This was as close as Trump could walk to the alt-right, especially when he moved him to his advisory team. As Trump began to capitulate to the negotiations of party politics, Bannon’s hard edge waned, and his removal forced the alt-right to realize that Trump chose party loyalists over his dissident nationalist crew. While the anti-Trump left played a role in making Bannon’s nationalism politically toxic, it is more likely that Trump’s own power plays sunk his status. The hope for Spencer and others was that it was Bannon’s secret opposition to conflict with Syrian President Bashar al-Assad that forced him off the council.

This break came after a long sequence of failures, each more significant than the last, which sparked the doubt on the right that then shifted into an anger. The alt-right could correctly be called a “post-libertarian” ideology, as most of their rank-and-file came out of the libertarian movement before abandoning it for ethnic nationalist reasons. Trump’s willingness to flirt with House Speaker Paul Ryan’s anti-worker healthcare policies—which would hit white workers in the Midwest and South especially hard—was a significant point of rupture. The writing was on the wall for months, as his transition team became a glossy episode of Lifestyles of the Rich and Famous — especially from the international financial sector, which the alt-right views through an anti-Semitic conspiracy lens.

As Trump moves further away from the dissident cadre he brought into the halls of power with him, the alt-right is sent floundering, lacking its clear connection to the mainstream. White nationalism is still unpopular to the vast majority of Americans, so they need points of crossover to recruit. The Trump spaces have been that—from the recent “MAGA” rallies to the Students for Trump and Turning Point organizations on college campuses. If the alt-right publicly denounces and organizes against Trump, as Spencer and other major alt-right leaders are calling for, then the movement will lose access to its largest pool of potential converts.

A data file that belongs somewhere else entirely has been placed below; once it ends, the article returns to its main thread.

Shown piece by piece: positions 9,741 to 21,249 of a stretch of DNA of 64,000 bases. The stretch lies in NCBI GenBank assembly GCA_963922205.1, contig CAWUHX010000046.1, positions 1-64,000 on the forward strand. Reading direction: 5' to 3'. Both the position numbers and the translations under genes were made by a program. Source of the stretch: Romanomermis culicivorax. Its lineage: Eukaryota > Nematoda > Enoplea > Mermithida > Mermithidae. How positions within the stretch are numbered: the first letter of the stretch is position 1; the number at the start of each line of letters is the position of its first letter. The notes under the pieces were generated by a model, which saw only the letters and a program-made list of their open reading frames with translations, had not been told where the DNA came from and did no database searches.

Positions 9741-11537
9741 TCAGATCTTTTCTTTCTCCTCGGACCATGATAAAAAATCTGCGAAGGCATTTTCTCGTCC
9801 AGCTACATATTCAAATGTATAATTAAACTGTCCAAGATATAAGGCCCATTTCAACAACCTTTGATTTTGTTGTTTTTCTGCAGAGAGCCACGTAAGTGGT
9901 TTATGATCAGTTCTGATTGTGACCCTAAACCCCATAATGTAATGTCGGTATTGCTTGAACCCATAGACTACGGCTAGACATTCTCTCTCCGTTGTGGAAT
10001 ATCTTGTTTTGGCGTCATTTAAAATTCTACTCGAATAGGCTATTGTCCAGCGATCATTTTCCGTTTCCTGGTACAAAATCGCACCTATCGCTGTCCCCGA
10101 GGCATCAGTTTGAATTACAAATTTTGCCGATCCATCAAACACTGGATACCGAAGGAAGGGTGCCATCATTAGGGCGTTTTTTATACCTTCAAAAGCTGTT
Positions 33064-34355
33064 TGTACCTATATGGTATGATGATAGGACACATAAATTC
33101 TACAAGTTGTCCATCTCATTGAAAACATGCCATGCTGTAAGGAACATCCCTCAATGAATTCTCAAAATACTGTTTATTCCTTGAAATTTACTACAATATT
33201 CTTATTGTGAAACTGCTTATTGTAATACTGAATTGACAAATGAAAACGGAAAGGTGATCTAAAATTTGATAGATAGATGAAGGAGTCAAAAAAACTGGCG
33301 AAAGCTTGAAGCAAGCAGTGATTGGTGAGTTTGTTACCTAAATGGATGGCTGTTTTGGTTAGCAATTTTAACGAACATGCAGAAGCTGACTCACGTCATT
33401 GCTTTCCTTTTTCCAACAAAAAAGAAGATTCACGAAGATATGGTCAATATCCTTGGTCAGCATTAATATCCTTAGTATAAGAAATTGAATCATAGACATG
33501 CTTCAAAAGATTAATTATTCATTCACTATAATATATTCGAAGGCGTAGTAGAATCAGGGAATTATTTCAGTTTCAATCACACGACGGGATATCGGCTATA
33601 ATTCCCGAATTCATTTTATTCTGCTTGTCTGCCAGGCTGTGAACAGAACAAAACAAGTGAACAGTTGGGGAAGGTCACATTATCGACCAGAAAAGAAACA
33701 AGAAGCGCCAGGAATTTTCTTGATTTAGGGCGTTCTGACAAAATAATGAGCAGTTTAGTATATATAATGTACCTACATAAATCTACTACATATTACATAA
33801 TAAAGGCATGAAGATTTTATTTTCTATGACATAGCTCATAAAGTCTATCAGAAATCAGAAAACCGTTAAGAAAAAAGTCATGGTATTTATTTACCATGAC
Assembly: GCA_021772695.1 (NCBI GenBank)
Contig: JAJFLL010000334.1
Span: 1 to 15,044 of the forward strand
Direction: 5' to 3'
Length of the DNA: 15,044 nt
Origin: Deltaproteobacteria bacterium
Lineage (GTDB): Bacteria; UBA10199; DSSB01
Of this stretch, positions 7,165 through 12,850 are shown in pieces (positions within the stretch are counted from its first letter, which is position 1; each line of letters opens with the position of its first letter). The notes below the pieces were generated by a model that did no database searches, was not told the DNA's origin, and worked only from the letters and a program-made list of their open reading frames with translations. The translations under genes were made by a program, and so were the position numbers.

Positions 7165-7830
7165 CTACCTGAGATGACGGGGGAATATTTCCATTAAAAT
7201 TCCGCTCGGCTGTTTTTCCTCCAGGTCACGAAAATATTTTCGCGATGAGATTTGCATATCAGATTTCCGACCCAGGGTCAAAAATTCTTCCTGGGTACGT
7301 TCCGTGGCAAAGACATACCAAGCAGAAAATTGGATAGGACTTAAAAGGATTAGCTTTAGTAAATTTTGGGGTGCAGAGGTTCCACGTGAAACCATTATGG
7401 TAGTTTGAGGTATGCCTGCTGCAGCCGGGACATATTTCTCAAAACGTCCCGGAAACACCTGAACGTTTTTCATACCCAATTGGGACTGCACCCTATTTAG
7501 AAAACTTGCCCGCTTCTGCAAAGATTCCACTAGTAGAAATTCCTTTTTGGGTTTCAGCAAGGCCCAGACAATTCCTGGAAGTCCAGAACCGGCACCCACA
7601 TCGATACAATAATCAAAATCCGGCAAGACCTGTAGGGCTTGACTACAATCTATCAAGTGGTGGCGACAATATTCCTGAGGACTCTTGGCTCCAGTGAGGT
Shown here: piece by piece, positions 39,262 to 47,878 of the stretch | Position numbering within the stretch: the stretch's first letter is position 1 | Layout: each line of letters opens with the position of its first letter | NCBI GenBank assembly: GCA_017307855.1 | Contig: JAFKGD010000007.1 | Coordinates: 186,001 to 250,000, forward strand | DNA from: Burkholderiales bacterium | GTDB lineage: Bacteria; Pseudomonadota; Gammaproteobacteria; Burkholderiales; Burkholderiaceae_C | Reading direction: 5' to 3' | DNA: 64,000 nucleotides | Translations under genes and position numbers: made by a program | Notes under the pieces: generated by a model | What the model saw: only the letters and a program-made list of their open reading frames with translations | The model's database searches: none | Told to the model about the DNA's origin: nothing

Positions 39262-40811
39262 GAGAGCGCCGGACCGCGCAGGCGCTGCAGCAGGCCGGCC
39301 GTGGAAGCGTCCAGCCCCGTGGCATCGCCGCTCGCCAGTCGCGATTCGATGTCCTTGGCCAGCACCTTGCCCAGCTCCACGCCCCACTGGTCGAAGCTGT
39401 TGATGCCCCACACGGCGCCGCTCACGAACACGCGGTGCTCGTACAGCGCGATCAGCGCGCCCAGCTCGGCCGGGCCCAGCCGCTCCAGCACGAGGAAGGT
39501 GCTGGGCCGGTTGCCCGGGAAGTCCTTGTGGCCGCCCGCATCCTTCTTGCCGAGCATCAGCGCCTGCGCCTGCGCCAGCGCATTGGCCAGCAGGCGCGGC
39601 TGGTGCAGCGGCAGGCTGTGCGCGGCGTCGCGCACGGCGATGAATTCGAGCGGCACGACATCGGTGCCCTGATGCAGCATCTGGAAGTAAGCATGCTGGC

On Sunday, April 9 2017, Spencer led a couple dozen supporters in front of the White House to protest Trump’s war in Syria. They were overwhelmed by counter protesters, who, while also uniformly against the military action, see no place for Spencer in any kind of public anti-war movement. While the alt-right protest itself lacked any crossover appeal to the broader Trump Republicans—a point solidified by the gathering’s anti-Semitic messaging—such a crossover is necessary for the movement to make any material gains.

If the alt-right is forced to divorce itself from Trump, then its members will find themselves in the same boat that white nationalists have always been in when their moderate allies turn on their agenda: completely marginalized. While this would not be the worst political move for the movement, without its own “purity politics” it lacks a reason for existing. The only legitimacy it has provided to itself is that its white nationalism is complete and explicit, presenting itself as the revolutionary alternative to the capitulation of what it calls the “cuckservative” establishment.

To continue supporting Trump amid this deviation from the program would reveal the movement’s own deal-making, and—without a strong sense of how organizing works—its supporters will instead bank their reputation on loud shows of anger rather than strategic thinking. This does not mean the alt-right will voluntarily walk into obscurity, but as it attempts to reclaim its identity firmly away from the Trump pulpit, its proponents will find they made far less progress than they believed.

In the end, the alt-right stands to become just a fascist movement that found a moment in the sun. That moment faded when its Trojan Horse leader was appropriated by his own business party—thereby sending the movement back to the fringes it desperately wanted to leave behind.

About the author

Shane Burley is a journalist whose work has been featured in ThinkProgress, In These Times, Labor Notes, Make/Shift, and many other publications.  Find him at ShaneBurley.net or on Twitter at @shane_burley1.